Prospects In Person: Spencer Jones, Blade Tidwell and more

July 21, 2023

With the 2023 MLB Trade Deadline rapidly approaching, it’s interesting to see where both New York clubs lie as potential sellers.

As the injury-riddled and underachieving New York Yankees sit in last place in the AL East, and oft-woeful New York Mets are now 17 1/2 games out of first place in the NL East, it would be hard — albeit not impossible — to see either team making additions on August 1.

Normally, for each, a look at some of each organization’s better prospects this year might provide something of a window into those who might be headed to other teams. Now? Perhaps it’s some insight into players who might get promoted as part of any sort of trickle-up effect with big leaguers being shipped out.

With that said, we were able to take in each club’s High-A affiliate twice this past week, as the Brooklyn Cyclones hosted the Hudson Valley Renegades. Here are some quick thoughts on some of the higher profile names we got to see…

Spencer Jones, OF — Hudson Valley (A+) | Yankees

ORG. RANKINGS: BA 7 | PIPELINE 3 | FSS (preseason) 4

Fresh off an appearance in the Futures Game, the former Vanderbilt standout is a polarizing prospect, with some evaluators far more bullish than others.

At 6-foot-6 and 225 pounds, the 22-year-old, who went with the No. 25 overall pick in last year’s Draft, provides a very unique and athletic profile for someone his size, as his speed allows him to still handle center field, although some believe he’s best suited for a corner spot down the road. He showed a 4.03 home to first time out of the left side on Thursday night, but concerns over a growing K rate that currently sits at 30.3% remain despite plus power that is inarguably his separating tool. With that said, Jones has “only” 12 home runs in 337 plate appearances — compared to 102 strikeouts — and has shown a tendency to be challenged at times to handle balls on the outer half, although he was able to take one the other way on Thursday night, sitting on an offspeed offering in a lefty-lefty matchup to drive in a run.

Alexander Vargas, SS — Hudson Valley (A+) | Yankees


Vargas has seen his prospect stock dwindle over the years; once considered a top-15 prospect in the Yankees system as recently as 2021 by Baseball America, concerns over his bat dating back to when he signed for $2.5 million during the 2018 international signing period have ultimately been warranted. Lost in the shuffle in a shortstop-rich organization, he also showed why he was once so highly regarded, and also displayed the foundation for how he can work his way back to that status.

A glove-first defender, both his defense and running are plus tools, and he showed the latter in a big way on Tuesday night, going from home to third in 11.33 seconds on this triple. Slashing .211/.257/.342 for the Renegades, the Cuba native is a career .221 hitter, and will have a very difficult time leapfrogging Anthony Volpe, Oswald Peraza or Trey Sweeney on the depth chart unless that numbers vastly improves.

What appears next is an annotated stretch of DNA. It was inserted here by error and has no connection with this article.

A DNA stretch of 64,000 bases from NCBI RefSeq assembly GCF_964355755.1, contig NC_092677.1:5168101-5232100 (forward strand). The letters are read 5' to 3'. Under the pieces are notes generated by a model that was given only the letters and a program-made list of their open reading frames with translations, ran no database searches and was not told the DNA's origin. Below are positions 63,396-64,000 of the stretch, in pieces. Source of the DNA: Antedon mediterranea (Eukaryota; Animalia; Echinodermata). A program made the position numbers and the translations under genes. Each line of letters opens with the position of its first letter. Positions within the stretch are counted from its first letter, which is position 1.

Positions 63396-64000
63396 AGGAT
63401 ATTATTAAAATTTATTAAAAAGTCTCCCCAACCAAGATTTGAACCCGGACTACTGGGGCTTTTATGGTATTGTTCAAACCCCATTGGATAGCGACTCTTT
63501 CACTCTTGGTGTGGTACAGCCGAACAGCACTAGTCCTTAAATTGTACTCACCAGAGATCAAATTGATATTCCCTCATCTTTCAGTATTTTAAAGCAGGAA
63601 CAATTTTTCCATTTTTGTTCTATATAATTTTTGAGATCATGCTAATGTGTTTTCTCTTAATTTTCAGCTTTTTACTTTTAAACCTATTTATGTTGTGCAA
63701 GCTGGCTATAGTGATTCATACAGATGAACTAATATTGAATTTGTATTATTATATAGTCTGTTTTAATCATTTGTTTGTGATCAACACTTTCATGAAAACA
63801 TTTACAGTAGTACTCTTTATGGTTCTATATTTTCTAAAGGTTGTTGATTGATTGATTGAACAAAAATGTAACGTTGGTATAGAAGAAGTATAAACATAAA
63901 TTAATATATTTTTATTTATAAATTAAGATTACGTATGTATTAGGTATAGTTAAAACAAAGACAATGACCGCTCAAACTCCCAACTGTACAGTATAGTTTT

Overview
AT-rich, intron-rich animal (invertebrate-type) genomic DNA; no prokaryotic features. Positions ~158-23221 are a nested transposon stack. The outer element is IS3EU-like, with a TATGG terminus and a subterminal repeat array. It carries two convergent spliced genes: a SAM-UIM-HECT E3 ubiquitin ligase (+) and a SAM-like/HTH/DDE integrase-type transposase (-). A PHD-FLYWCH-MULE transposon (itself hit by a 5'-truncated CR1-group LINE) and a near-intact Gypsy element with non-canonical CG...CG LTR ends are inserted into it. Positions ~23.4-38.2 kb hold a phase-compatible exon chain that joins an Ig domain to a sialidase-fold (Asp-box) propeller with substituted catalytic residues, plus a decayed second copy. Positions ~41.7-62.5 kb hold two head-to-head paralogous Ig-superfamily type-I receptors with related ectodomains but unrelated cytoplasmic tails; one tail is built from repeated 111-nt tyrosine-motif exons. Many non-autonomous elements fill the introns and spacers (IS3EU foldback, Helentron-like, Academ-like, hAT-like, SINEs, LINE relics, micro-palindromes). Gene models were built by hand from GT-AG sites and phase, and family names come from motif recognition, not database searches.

Kevin Parada, C — Brooklyn (A+) | Mets

ORG. RANKINGS: BA 2 | PIPELINE 1 | FSS (preseason) 3

Parada is universally regarded as a bat-first backstop, currently sitting at a team-best 123 wRC+. According to the team’s game notes, he has an average exit velocity of 88.0 MPH, with a max set of 111.0 MPH earlier this season, which certainly checks out, as last year’s No. 11 overall selection out of Georgia Tech certainly seems to produce consistent, hard contact.

Typically given a 45 on his throwing arm, he can be perplexing behind the dish; he produced slightly over a two-second pop time on Thursday, and lost the ball on the transfer on another attempt. He has largely produced results for his pitchers, however, with his staff having a 3.62 ERA in games he catches. His ticket to the big leagues will still be his bat, although with a 5-11, 197-pound frame, just where that might be in the field would remain to be seen.

Blade Tidwell, RHSP — Brooklyn (A+) | Mets

ORG. RANKINGS: BA 7 | PIPELINE 5 | FSS (preseason) 7

Tidwell was one of the more highly coveted college arms in last year’s MLB Draft, and the Mets ultimately signed him for $1.8 million after taking him No. 52 overall out of Tennessee. Not as bulky as a 6-foot-4, 207-pound frame might suggest, the 22-year-old starter sat between 92-95 MPH on Thursday night, touching 96 early, and then ramping that up to a handful of 97’s and 98’s from the fourth inning onward in a start in which he allowed one run (on a solo homer in the seventh) on four hits and three walks, striking out only four batters along the way, a bit of an outlier in a year in which he’s whiffed 107 in 76 2/3 innings of work, producing a 35.2% K rate.

Again, according to the Cyclones game notes, Tidwell led the team entering that outing with 94 pitches of 96 MPH or over, topping out at 97.9 MPH. He has a 2318 average spin rate on his FB, 2769 on his plus SL that he seemed to find feel of from the second inning on, 2746 on a CB he went to more often the second time through the lineup on Thursday, and 1856 on a CH he didn’t use as much.

He did have several awkward moments fielding his position, including nearly allowing Jones to reach in attempting to get the out at first himself, as seen above in Jones’ video.

Mike Ashmore
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